Wednesday, 31 October 2012

Pituitary Awareness Quiz: The final day!

Thanks to everyone who has partaken of the quiz! Today is not just Halloween, it's also the end of National Pituitary Awareness Month, which is obviously both far more important and far more tragic. Hopefully you have been educated and enthralled; probably not, but I am deeply optimistic. Today is your last chance to  answer any questions you haven't answered yet - then tomorrow I shall publish the correct answers and, of course, the winner!

And as a Halloween bonus, you cannot fail to gain a point today :)

Pituitary Awareness Quiz
Day 11, Question 11

Q.11: Have you learned anything about the pituitary gland from taking part in this quiz?

a) Yes

b) Indeed

Tuesday, 30 October 2012

Pituitary Awareness Quiz: Day 11

Pituitary Awareness Quiz
Day 11, Question 11

Q.11: Who is this man, and what does he have to do with the pituitary gland? No multiple-choice today I'm afraid... you're on your own!

Monday, 29 October 2012

Pituitary Awareness Quiz: Day 10

Another day missed! Apologies. I do have an exciting update but I'm not sure I'm up to typing it all this evening. Consequently, I present today's super simple question:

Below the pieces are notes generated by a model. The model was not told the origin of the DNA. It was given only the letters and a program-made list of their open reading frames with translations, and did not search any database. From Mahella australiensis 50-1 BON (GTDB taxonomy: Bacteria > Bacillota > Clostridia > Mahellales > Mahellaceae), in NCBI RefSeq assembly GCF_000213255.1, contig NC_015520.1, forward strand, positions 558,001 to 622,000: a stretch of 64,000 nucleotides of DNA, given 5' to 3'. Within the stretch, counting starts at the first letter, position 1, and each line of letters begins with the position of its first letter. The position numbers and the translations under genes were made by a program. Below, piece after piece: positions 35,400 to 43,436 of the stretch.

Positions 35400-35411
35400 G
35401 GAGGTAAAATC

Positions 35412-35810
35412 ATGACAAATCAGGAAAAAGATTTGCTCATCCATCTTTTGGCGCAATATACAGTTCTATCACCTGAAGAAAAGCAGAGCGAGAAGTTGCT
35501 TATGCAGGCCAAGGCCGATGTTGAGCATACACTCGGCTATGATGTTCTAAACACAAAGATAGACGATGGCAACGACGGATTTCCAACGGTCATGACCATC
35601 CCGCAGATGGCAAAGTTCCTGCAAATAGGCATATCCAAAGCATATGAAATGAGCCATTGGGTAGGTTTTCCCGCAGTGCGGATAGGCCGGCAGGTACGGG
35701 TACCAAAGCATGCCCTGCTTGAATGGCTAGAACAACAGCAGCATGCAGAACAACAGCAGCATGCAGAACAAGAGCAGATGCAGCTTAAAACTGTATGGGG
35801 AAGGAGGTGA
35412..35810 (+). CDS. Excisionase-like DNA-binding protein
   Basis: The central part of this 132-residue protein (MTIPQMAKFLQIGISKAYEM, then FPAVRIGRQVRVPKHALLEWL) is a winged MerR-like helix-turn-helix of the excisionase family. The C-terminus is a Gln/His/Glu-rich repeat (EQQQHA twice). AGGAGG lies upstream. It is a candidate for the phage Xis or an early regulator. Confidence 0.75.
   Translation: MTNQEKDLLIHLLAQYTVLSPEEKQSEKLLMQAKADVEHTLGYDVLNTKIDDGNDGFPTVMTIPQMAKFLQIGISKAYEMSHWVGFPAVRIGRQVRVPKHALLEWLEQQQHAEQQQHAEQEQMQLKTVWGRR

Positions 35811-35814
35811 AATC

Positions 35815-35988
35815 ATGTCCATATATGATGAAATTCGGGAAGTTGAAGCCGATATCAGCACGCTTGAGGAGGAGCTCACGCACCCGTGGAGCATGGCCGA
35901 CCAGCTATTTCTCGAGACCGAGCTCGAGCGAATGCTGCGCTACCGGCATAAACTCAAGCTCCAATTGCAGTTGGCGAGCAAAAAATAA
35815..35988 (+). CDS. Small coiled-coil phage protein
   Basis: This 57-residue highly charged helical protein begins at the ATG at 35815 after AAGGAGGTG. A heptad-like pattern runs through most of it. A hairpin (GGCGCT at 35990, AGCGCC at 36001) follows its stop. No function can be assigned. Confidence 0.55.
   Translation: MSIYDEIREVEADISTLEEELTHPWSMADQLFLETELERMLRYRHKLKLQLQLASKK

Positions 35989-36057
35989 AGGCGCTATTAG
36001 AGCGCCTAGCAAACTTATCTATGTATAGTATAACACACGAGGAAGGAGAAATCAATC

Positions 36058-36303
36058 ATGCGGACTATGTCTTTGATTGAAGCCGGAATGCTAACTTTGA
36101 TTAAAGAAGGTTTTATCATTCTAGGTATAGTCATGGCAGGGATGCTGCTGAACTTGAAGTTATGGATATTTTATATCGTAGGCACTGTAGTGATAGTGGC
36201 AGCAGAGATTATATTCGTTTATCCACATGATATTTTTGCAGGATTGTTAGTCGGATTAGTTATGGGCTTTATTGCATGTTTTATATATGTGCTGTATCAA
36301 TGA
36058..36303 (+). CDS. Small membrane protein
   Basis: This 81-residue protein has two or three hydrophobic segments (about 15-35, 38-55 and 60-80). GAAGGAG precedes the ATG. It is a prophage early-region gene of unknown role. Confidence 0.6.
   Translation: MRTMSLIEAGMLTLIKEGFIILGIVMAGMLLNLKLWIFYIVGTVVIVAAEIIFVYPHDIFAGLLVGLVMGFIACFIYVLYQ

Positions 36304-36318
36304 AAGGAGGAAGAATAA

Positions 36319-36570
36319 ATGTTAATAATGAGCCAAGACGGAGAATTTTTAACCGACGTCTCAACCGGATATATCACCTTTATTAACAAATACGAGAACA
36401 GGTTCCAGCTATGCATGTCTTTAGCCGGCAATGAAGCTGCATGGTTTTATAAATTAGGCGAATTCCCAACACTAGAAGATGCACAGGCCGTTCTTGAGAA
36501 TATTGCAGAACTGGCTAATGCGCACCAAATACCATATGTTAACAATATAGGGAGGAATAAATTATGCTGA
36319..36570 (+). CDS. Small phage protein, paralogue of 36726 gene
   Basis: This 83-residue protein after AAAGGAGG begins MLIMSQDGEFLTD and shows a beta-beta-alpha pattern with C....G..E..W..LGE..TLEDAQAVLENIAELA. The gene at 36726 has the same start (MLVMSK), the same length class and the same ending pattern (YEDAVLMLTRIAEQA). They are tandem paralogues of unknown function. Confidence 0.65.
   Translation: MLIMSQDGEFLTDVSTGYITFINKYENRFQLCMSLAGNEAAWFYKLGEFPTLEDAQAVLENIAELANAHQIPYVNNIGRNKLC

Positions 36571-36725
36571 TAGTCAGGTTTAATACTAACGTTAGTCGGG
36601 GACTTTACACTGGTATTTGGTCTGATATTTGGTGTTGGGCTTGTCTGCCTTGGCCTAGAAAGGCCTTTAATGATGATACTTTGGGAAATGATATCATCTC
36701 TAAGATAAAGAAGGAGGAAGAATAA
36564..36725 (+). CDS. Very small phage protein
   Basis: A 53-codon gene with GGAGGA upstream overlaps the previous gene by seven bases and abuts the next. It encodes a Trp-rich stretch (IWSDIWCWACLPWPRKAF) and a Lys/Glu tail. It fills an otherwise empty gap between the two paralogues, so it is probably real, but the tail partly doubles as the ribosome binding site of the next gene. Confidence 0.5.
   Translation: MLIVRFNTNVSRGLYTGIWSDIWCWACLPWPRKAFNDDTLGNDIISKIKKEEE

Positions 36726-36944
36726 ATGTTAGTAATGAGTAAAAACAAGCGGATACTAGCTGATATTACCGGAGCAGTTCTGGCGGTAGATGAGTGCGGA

Pituitary Awareness Quiz
Day 10, Question 10

Q.10: What hormone does my pituitary tumour overproduce?

a) Thyroid stimulating hormone

b) Thyrotropin releasing hormone

c) Thyroid hormone

Saturday, 27 October 2012

Pituitary Awareness Quiz: Day 9

Eagle-eyed readers will have noted that this is in fact Day 10, but I abjectly failed to write a question yesterday (though I did write a poem, which is nearly as good) so it's only question nine. I could have called this Day 10, Question 9, but that just seems confusing so I'm working on the basis that yesterday was just a small aberration in time and space, and the quiz will continue from here!

Pituitary Awareness Quiz
Day 9, Question 9